Minimalism, Art as the Process of Simplification

I’ve always yearned for a minimalistic approach to art in which I use the fewest words or lines to produce a final creation. There is a famous story of Picasso scribbling on a napkin in a cafe. A woman hurries to him and says, “Please, how much for the napkin?” “Excuse me,” he replied. “I want to buy the sketch on the napkin.” “Twenty thousand” “What!?” “Twenty thousand,” he repeated. “But it only took you two minutes,” she said. “No, ma’am, this took me 65 years.”

It will take time and sacrifice. T his story illustrates a message I fail to communicate to anyone,  though I try: somehow it just feels like I’m always learning even if I’m not trying. The more I do it, the more I understand, the more focus and attention and analysis I put in, the better I become, even if it’s a simple line. It’s as if every inch of that line held a year each. That line couldn’t have been drawn without those years and an intensity of concentration (years alone guarantee nothing but decomposition). Continue reading “Minimalism, Art as the Process of Simplification”

Escapism in “Paul’s Case” by Willa Cather

Paul is described to be fragile in physique and in character. “Paul was tall and very thin with high, cramped shoulders and a narrow chest” with abnormally large pupils and a tendency to wear flowers in his shirt pocket. In class, his teachers called him defiant, disorderly, and impertinent. The issue was that he didn’t hide his contempt; they complained that he made every physical sign—twisting away from their touch, shading his eyes, smiling at the wrong time, twitching, and gazing out the window–of withdrawal. For this, they wanted to suspend him. They wanted to suspend him. They wanted to suspend Paul simply because it made them feel insulted or uncomfortable; Paul was being punished for being slightly out of touch. “I didn’t mean to be polite or impolite, either. I guess it’s a sort of way I have of saying things regardless.” Is having no regard such an offense? The teachers finally realized that the boy was no defiant but had nervous tics and consequently they felt “humiliated to have felt so vindictive toward a mere boy”. The tables turn.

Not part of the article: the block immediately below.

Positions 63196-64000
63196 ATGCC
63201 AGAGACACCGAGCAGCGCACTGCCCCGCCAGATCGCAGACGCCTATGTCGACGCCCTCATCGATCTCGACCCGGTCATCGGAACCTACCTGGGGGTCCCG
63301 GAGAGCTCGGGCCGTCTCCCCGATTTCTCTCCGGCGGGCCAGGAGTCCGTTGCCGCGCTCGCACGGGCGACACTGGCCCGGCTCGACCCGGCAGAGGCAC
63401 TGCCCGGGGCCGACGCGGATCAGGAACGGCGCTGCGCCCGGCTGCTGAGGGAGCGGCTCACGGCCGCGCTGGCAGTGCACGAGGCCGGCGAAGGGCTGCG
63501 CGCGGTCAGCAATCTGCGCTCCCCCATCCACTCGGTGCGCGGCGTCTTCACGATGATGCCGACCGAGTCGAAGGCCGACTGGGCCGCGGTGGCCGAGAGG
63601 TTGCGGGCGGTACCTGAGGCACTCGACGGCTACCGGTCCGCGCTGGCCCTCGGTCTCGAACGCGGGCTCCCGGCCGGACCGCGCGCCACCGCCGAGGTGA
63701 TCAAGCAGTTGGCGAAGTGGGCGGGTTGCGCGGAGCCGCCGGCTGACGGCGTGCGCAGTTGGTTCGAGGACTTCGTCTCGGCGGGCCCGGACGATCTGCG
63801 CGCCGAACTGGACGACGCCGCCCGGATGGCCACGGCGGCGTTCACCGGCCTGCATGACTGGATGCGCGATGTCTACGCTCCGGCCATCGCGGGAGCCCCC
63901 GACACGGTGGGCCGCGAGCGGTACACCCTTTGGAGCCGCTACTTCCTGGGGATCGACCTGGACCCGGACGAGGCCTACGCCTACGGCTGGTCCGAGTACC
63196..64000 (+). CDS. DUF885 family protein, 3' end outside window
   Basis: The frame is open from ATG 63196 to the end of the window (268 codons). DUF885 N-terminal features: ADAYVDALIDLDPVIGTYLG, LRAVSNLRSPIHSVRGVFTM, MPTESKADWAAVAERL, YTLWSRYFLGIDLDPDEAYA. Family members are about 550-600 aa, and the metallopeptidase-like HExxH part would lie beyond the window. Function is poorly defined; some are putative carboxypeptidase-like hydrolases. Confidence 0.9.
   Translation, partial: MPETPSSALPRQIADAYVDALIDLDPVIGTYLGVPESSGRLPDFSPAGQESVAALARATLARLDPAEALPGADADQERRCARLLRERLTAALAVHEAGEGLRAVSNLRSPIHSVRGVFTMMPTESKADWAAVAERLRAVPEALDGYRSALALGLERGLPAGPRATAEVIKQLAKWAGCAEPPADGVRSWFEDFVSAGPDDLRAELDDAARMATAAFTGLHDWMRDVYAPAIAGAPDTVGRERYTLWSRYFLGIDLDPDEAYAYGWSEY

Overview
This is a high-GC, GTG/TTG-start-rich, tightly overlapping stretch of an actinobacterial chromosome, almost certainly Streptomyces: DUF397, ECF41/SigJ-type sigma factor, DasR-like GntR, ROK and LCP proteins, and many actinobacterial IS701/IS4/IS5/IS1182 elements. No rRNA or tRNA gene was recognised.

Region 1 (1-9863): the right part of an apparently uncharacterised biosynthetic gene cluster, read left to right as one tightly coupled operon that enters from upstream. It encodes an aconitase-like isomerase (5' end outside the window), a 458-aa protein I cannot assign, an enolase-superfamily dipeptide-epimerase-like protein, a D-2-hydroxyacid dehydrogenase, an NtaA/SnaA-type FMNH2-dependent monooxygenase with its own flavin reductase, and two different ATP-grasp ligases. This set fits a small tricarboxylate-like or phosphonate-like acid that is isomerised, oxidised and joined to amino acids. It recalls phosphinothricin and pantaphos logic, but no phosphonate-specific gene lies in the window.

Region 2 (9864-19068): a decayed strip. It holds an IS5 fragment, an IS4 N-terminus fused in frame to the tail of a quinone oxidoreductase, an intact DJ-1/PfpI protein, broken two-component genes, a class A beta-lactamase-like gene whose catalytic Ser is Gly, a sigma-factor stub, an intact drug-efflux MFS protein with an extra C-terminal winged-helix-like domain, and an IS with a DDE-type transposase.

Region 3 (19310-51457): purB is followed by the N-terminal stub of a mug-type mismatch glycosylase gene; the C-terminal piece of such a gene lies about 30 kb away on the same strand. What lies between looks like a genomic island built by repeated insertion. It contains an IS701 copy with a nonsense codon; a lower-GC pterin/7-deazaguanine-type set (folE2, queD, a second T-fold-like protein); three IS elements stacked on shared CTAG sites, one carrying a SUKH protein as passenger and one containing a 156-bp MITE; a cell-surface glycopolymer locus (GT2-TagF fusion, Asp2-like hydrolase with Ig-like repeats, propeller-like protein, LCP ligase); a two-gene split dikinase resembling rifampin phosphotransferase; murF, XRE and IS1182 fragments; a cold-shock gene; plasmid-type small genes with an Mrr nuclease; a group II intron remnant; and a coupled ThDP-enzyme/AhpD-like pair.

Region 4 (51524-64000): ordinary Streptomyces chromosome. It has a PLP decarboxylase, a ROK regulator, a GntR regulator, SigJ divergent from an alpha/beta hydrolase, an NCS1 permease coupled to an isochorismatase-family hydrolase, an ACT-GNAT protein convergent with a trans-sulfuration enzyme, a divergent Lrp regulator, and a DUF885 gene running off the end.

Paul is an usher at the local concert hall, where he gains access to and frequently enjoys the company of Gounod, Raffaelli, Rick, Augustus, and Alexandros of Antioch. “He was a model usher; gracious and smiling…nothng was too much trouble…as if it were his greatest pleasure in life…and all the people in his section thought him charming, feeling that he remembered and admired them.” Paul felt as if he were the host and was delighted, if not proud of himself and his status.

The juxtaposition of the settings reaffirmed what a place can make a person. In one, he is a mockery where pretentious and false persons openly expose their fangs and claws to rip the young boy to pieces; in the other, the “high” society of art, history, and culture, he is loved and adored. His smile is no longer a menace but of earnestness. Ironically, Paul subsequently looks down patronizingly at his teacher (who had been invited as charity), thinking “what business had she here among all these fine people and gay colors?” He decided that she was not “appropriately dressed and must be a fool to sit downstairs in such togs.” Paul had become as caustic and false as his teachers. He, like his teachers in theirs, had become too comfortable in his realm. Continue reading “Escapism in “Paul’s Case” by Willa Cather”

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